Gentle Bamboo Solutions

The OODA loop to make fast decisions

Hi,

We are working on a game-based learning project for young professionals to learn to be more agile. The game involves a team of sailors braving the high seas and overcoming difficult odds to complete their mission. Shoutout to N and K for developing the game.

The need is clear. In organizations that over the years have scaled, bureaucracy has set in. What was initially envisioned as a way to streamline operations and make teams more efficient – for example: let’s insist on doing everything through proper channels and not permit shortcuts to be taken in order to expedite decisions – is now a bottleneck when individuals are working from home.

So, how can we help individuals in teams to make and defend their decisions confidently? I am not looking for motivation. I am looking for a framework.

A friend pointed me to a quote that is often attributed to the U.S. Navy Seals. "Under pressure, we don’t rise to the level of our expectations, we fall to the level of our training."

So, I started looking for frameworks from the armed forces. I spoke to a cousin who was in the Indian army. He referred me to the work of United States Air Force Colonel John Boyd. John Boyd developed a four-step process called the OODA loop for making effective decisions in high-stakes situations. It was created for pilots to use in dogfights high in the air where they moved at high speeds and needed to avoid enemies while tracking them and keeping track of objectives, terrains, fuel, and other key variables.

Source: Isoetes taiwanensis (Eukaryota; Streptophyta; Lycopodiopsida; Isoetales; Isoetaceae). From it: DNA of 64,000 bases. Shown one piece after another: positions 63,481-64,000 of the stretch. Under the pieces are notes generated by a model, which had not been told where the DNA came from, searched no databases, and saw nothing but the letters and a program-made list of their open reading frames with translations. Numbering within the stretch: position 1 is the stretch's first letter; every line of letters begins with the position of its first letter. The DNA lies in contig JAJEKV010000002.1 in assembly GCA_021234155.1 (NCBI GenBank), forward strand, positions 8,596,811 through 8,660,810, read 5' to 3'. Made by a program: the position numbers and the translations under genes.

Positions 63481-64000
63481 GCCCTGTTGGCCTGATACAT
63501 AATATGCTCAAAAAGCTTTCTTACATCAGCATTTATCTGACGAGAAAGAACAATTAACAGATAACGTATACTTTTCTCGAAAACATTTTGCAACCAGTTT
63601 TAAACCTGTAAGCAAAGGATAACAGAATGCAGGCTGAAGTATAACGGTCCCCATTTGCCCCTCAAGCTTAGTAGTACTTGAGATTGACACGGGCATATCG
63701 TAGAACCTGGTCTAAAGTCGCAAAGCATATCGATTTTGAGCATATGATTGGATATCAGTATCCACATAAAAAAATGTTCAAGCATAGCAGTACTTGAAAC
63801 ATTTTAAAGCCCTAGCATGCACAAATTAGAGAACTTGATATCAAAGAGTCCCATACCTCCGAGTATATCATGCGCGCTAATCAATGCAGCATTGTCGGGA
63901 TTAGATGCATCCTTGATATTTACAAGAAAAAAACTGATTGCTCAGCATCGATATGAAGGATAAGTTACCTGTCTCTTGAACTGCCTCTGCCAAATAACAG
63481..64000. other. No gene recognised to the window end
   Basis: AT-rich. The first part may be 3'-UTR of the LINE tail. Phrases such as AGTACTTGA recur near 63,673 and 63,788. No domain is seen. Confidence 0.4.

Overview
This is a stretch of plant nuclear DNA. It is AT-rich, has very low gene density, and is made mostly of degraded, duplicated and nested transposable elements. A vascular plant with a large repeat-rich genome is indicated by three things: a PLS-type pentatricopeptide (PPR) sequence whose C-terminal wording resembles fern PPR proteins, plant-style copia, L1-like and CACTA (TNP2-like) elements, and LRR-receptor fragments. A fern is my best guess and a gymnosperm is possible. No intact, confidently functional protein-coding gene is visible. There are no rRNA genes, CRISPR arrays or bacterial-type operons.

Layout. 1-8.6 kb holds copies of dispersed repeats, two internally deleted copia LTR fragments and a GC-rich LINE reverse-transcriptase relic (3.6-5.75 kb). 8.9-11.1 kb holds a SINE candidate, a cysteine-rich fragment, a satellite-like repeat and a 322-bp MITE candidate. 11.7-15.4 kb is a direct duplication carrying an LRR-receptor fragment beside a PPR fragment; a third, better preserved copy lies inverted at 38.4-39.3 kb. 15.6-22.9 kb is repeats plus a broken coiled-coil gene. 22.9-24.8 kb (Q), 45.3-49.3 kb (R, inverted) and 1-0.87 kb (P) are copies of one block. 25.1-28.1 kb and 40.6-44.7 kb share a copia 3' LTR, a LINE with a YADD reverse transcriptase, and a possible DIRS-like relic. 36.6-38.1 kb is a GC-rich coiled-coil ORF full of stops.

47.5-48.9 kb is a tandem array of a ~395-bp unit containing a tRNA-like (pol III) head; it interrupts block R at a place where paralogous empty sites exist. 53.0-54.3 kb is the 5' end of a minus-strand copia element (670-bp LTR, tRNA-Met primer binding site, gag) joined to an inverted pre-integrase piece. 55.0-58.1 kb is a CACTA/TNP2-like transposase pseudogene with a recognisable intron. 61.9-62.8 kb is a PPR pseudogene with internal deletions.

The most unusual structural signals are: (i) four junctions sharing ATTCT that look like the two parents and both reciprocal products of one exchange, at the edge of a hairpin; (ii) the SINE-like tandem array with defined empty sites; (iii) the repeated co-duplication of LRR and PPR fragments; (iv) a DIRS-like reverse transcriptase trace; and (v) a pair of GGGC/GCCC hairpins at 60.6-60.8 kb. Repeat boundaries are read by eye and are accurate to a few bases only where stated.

The four steps are Observe, Orient, Decide, Act

Observe: Observe the situation with the aim of building the most accurate and comprehensive picture of it possible. In a business environment, when working on a project, questions like – What is immediately affecting us? What is affecting my competitors? What could affect either of us later on? Can I make any predictions? How accurate were my prior predictions? – are relevant.

Orient: To orient means to rapidly learn. Analyse the situation you are in, recognise your biases and how they are colouring the way you see the situation, make plans, take them apart, and put them back together in new combinations to find how seemingly unrelated ideas can work together to create new insight.

Decide: The previous two steps provide the groundwork you need to make an informed decision. If there are multiple options at hand, you need to use your observation and orientation to select one. That’s deciding.

Act: There’s a difference between making decisions and enacting decisions. Once you make up your mind, it’s time to take action. By taking action, you test your decision out. The results will hopefully indicate whether it was a good one or not, providing information for when you cycle back to the first part of the OODA Loop and begin observing anew.

I think I’ll be using this framework to discuss agility in corporate life. Have you used the OODA loop? What other frameworks would you recommend?

OODA-ing,

Abhilash